That hideous strength

a modern fairy-tale for grown-ups.

Mass Market Paperback, 382 pages

English language

Published Sept. 7, 1965 by Macmillan.

ISBN:
978-0-02-086920-7
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3 stars (35 reviews)
  1. That hideous strength : a modern fairy-tale for grown-ups Add to My List
    by Lewis, C. S. (Clive Staples), 1898-1963. ... That hideous strength : a modern fairy-tale for grown-ups / C.S. Lewis. ...

Publisher, Date: New York : Scribner Classics, 1996.

www.loc.gov/catdir/bios/simon051/96020722.html - Contributor biographical information Description: 380 p. ; 25 cm.

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Call Number: F Lew 1996

Summary Table of Contents Large Cover Image Book Discussion Guides More titles like this More authors like this Librarian's View Edition: 1st Scribner Classics ed.
ISBN: 0684833670
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Availability Full Display Place Request Hide Details Summary Written during the dark hours immediately before and during the Second World War, C. S. Lewis's Space Trilogy, of whichThat Hideous Strengthis the third volume, stands alongside such works as Albert Camus'sThe Plagueand George Orwell's1984as a timely parable that has become …

36 editions

Review of 'That Hideous Strength' on 'Goodreads'

4 stars

This one really took some getting into after the last two in the series. I couldn't tell how it was part of the same series until about half way through.

By the end I was fully invested, and now I find myself sad that there will never be another book in the series. I'm not sure if I've ever read a series written by an author who has since died, but it's kind of sad.

Anyway, well worth reading!

Review of 'That Hideous Strength' on 'Goodreads'

2 stars

I've been reading this series for the past few months, with the end goal of getting to this book and finding out what all the fuss was about. You see, late last year, I ran a survey on my blog, and in that survey, That Hideous Strength was overwhelmingly voted my readers' favourite book of all time. Now that I've finally finished it, I can tell you that, although I enjoyed the series overall, this was hardly my favourite part... much less my favourite book of all time!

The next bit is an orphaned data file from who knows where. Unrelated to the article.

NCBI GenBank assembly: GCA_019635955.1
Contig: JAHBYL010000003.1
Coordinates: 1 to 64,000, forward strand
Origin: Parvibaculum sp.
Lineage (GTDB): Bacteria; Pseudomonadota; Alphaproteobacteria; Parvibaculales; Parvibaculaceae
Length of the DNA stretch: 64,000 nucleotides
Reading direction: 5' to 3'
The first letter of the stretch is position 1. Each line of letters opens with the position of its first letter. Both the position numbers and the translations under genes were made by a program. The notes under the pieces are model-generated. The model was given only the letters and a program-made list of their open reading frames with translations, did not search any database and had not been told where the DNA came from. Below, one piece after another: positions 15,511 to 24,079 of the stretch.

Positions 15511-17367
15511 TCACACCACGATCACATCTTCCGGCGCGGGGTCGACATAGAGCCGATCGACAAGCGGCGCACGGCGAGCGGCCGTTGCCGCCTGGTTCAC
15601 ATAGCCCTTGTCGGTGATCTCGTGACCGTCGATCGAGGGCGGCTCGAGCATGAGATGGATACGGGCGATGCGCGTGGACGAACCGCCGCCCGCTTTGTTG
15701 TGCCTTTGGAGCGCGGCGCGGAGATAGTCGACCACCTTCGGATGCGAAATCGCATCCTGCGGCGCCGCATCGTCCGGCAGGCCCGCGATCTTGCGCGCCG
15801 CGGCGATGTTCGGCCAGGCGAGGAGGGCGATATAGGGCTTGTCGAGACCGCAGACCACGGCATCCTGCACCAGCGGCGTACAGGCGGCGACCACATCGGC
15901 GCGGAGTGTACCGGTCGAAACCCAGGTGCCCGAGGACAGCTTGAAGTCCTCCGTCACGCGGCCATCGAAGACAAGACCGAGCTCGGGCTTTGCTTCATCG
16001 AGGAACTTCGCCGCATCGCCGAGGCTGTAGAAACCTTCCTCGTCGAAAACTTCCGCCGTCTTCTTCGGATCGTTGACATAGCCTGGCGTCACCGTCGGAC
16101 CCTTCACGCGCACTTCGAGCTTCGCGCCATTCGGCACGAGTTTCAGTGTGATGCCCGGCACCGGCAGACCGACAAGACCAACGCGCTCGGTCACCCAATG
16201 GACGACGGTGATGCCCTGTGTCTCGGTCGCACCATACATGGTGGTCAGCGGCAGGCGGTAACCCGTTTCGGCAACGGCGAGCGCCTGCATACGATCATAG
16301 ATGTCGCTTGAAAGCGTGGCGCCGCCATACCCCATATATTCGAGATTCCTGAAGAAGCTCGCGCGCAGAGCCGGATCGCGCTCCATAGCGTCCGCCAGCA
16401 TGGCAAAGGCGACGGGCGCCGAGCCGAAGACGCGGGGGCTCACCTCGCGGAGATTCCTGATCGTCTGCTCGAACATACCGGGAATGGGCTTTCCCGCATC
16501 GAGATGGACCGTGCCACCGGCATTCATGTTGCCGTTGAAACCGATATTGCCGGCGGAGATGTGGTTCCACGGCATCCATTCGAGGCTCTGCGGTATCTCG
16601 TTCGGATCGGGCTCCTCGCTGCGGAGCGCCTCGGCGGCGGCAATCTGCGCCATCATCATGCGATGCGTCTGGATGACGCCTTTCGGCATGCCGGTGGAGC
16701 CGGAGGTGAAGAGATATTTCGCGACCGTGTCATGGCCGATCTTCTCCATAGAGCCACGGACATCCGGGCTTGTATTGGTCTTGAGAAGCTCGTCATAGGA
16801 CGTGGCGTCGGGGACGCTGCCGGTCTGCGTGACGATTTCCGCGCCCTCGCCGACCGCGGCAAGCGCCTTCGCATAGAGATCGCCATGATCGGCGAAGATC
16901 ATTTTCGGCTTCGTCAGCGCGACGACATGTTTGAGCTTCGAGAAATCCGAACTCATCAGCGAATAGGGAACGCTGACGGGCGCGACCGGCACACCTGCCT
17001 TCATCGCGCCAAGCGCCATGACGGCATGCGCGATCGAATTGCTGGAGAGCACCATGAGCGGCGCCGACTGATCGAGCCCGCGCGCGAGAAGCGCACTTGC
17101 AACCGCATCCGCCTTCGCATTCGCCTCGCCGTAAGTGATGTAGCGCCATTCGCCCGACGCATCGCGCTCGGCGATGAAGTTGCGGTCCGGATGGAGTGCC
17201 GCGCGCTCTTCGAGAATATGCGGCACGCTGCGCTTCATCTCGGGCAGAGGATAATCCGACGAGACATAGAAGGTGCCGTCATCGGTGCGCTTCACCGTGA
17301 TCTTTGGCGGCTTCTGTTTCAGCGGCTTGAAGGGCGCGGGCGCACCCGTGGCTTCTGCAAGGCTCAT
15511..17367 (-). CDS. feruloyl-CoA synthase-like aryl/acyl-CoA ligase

This is a story in which it's very difficult to figure out what's going on. And just when you think you finally know, something happens to pull the rug out from under you and leave you scratching your head all over again.

It seems to have something to do with King Arthur and Merlin, which is a mythology I know very little …

Review of 'That Hideous Strength' on 'Goodreads'

3 stars

A great time capsule book exploring Lewis’ thoughts and attitudes as well as the innate classism of the era. Some of the ideas are somewhat hard to swallow in modern times - there is an emphasis on somewhat out of date notions of spousal obedience for example - but others are as valid today as they were in the 1940’s.

As a sequel to Out of the Silent Planet, and Prelandra, That Hideous Strength is both culmination and stand alone - unlike the first two books this novel is from the perspective of people other than Dr. Ransom, and instead of direct interaction with the various powers that be we see them from the perspective of those uninitiated into the mysteries Dr. Ransom discovered in those prior books. .

Review of 'That Hideous Strength' on 'Goodreads'

1 star

I was actually enjoying this book, pleasantly surprised to rediscover CS Lewis as a sci-fi writer, until the final section of the book, wherein everything just gets weird and boring. I remember the final book of Chronicles of Narnia being like this as well. Perhaps Lewis is best when going deep into the mundane -- when depicting fantastic, apocalyptic scenes, he loses his bearings.

reviewed That Hideous Strength by C. S. Lewis (Space Trilogy, #3)

Review of 'That Hideous Strength' on 'Goodreads'

4 stars

C. S. Lewis doesn't just write to tell a story. He has a whole philosophy to communicate--one which he would call "Christian." I'm not a Christian but am often a sympathizer and enjoy a nice philosophy sometimes, though I prefer it when it doesn't take over the story. I forgive a morality tale from a certain level of concern with morality.

This is book 3 of Lewis's "space trilogy" and is the most interestingly written of the three. The main characters are often well drawn and not merely stand-ins for political or philosophical/religious positions (though minor characters fail in this way).

I enjoyed it despite serious disagreements with Lewis's point of view. I have a fantasy that I could convince him of my position were it possible to sit down with him and talk it out.

He takes a position that objectivity and thus science implies a lack of values …

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Subjects

  • Science fiction, English